Addiction Recovery Triggers
One of the benefits of staying in a treatment centre is it means you are away from challenging environmental factors that trigger your substance abuse. Support and protection can be vital during the early weeks of your recovery, it gives you a chance to build your strength, but you will need to be able to deal with these triggers once you return home. It is the job of an addiction rehab centre to give you the tools you need to do this.
What Are Addiction Triggers?
A relapse/addiction trigger is any stimuli in your environment that causes you to think about drinking alcohol or using drugs. In the 12-step groups, they refer to these stimuli as ‘people, places, and things’. A relapse trigger can be practically anything, and there are sure to be ones that are unique to you – for example, there may be a specific song that you associate with getting high or a place that triggers sad feelings!
Addiction triggers work by giving rise to certain memories in your mind. For example, you are having a bad day at work, and you start to remember how nice it was to have a glass of wine at the end of the day. These memories can then bring about cravings, and if you are feeling weak and complacent you could easily give into them.
Common Relapse Triggers
The number of potential relapse triggers is almost infinite, but the four most common are easily remembered using the acronym ‘HALT’ which stands for:
Some of the other common relapse triggers would include:
• Complacency (i.e. taking your recovery for granted)
• High-risk situations (e.g. spending time in a night club)
• Unethical behaviour such as anger displacement through aggression
• High expectations leading to disappointments
• No control over daily schedule-overdoing it
• Addiction substitution (e.g. internet addiction or comfort eating)
• Success – this can trigger the urge to celebrate with drugs after all addicts will ‘use’ on ANYTHING!
How to Deal with Addiction Triggers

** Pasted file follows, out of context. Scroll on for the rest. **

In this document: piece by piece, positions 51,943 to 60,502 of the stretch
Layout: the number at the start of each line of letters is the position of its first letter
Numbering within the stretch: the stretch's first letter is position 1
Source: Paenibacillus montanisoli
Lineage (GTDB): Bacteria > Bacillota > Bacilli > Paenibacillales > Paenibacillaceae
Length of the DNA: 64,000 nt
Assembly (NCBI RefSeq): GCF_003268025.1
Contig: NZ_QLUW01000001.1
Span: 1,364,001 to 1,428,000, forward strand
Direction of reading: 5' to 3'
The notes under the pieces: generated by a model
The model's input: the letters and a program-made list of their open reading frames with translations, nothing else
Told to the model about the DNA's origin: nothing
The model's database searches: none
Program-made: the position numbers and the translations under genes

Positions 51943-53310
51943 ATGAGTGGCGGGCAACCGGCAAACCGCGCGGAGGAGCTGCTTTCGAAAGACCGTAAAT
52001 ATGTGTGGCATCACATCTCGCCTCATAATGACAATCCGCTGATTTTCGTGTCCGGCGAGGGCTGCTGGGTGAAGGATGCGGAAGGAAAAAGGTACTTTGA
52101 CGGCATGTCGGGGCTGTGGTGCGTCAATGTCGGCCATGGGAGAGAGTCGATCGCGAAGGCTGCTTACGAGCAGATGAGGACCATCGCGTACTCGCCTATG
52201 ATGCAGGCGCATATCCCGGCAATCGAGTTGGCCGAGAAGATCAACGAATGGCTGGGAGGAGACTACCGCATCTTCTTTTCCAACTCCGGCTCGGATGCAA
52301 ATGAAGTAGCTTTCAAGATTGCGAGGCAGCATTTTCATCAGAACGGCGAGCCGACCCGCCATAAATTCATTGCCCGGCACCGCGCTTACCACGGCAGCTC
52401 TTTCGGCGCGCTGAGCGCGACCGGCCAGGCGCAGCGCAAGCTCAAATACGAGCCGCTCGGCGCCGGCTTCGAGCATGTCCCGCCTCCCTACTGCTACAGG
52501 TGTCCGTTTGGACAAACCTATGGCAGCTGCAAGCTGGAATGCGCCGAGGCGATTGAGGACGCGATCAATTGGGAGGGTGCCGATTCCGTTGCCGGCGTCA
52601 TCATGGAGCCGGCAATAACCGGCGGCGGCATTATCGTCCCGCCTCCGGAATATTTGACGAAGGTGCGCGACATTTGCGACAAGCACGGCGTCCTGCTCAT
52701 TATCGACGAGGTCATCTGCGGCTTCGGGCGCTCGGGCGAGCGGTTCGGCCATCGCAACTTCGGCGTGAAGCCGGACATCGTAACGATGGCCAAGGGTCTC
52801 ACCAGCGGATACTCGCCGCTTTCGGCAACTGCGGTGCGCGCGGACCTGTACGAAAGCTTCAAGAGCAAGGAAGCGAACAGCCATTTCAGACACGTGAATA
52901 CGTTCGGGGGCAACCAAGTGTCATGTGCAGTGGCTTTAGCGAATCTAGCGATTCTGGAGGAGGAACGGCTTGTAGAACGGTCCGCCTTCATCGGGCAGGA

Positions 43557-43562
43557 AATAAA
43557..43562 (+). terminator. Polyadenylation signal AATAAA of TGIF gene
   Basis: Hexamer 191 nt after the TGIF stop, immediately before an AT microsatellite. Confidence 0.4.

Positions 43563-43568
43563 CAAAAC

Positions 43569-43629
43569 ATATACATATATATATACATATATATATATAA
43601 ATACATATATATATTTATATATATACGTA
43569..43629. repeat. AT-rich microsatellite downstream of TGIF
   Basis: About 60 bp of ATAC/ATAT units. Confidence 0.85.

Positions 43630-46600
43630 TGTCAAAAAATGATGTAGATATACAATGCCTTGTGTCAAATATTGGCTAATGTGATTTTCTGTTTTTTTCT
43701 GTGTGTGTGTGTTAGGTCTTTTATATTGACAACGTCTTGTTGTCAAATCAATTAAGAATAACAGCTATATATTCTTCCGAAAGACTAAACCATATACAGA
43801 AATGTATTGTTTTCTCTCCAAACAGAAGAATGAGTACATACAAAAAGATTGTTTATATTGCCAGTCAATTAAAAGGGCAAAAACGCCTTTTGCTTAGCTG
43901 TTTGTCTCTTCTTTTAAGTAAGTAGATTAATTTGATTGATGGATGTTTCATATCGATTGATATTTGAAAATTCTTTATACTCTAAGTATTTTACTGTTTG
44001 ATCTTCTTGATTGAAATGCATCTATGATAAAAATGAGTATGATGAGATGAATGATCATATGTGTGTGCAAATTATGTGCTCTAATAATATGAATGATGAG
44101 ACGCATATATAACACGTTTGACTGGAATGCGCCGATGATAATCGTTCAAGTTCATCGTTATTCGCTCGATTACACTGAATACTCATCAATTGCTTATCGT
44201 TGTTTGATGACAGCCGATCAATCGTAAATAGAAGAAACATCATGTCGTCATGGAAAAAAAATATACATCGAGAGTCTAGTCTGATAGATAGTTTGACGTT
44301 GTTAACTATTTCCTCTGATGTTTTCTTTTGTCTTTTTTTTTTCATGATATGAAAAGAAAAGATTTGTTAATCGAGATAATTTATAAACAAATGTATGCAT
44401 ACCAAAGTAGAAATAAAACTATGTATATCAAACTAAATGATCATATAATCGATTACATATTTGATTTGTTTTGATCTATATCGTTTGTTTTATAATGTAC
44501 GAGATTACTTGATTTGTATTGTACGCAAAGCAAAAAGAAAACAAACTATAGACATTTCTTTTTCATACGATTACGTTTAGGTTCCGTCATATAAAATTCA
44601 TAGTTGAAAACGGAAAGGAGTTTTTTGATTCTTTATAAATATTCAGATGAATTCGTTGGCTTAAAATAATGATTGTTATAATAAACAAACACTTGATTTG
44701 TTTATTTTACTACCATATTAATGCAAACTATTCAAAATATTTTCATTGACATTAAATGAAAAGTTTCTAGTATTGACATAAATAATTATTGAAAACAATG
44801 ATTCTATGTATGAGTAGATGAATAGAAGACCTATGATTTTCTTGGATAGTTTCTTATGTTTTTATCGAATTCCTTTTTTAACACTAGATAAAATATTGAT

Avoidance can work with some addiction triggers, but it is not going to be possible to completely protect yourself from this type of stimuli. It is a good idea to avoid hunger, loneliness, and tiredness in early recovery as much as possible because these weaken your resolve. It is common for people who fall into addiction to struggle with anger, so you need tools to be able to manage this intense emotion such as discussing these feelings with your therapist or sponsor.
The other key aspect of dealing with relapse triggers is to be able to identify when it is happening. For example, once you notice that a certain situation gets you thinking about drinking or using drugs, you can be prepared and better able to protect yourself. The fact that you know what is going on means the trigger has less power to do damage.
Other strategies for dealing with addiction triggers would include:
• Avoid high-risk situations. ‘If you sit in a barber shop long enough you will get a haircut’
• Develop techniques to help you relax and deal with stress (e.g. meditation, exercise)
• Have a system whereby you can get support quickly when your recovery feels under threat (e.g. contact a sponsor)
• Make staying clean and sober your number one priority, have fun and start a hobby
• Learn anger management techniques such as counting to ten before responding
• Be honest with yourself always because this makes you less vulnerable to attack from the illness
David is the Clinical and Development Director of Twin Rivers Rehab in South Africa and a UK Accredited Addictions Therapist with the Federation of Drug and Alcohol Professionals UK. Articles/Blogs are written with the assistance of researchers and other specialists in the field of addiction and the recovery process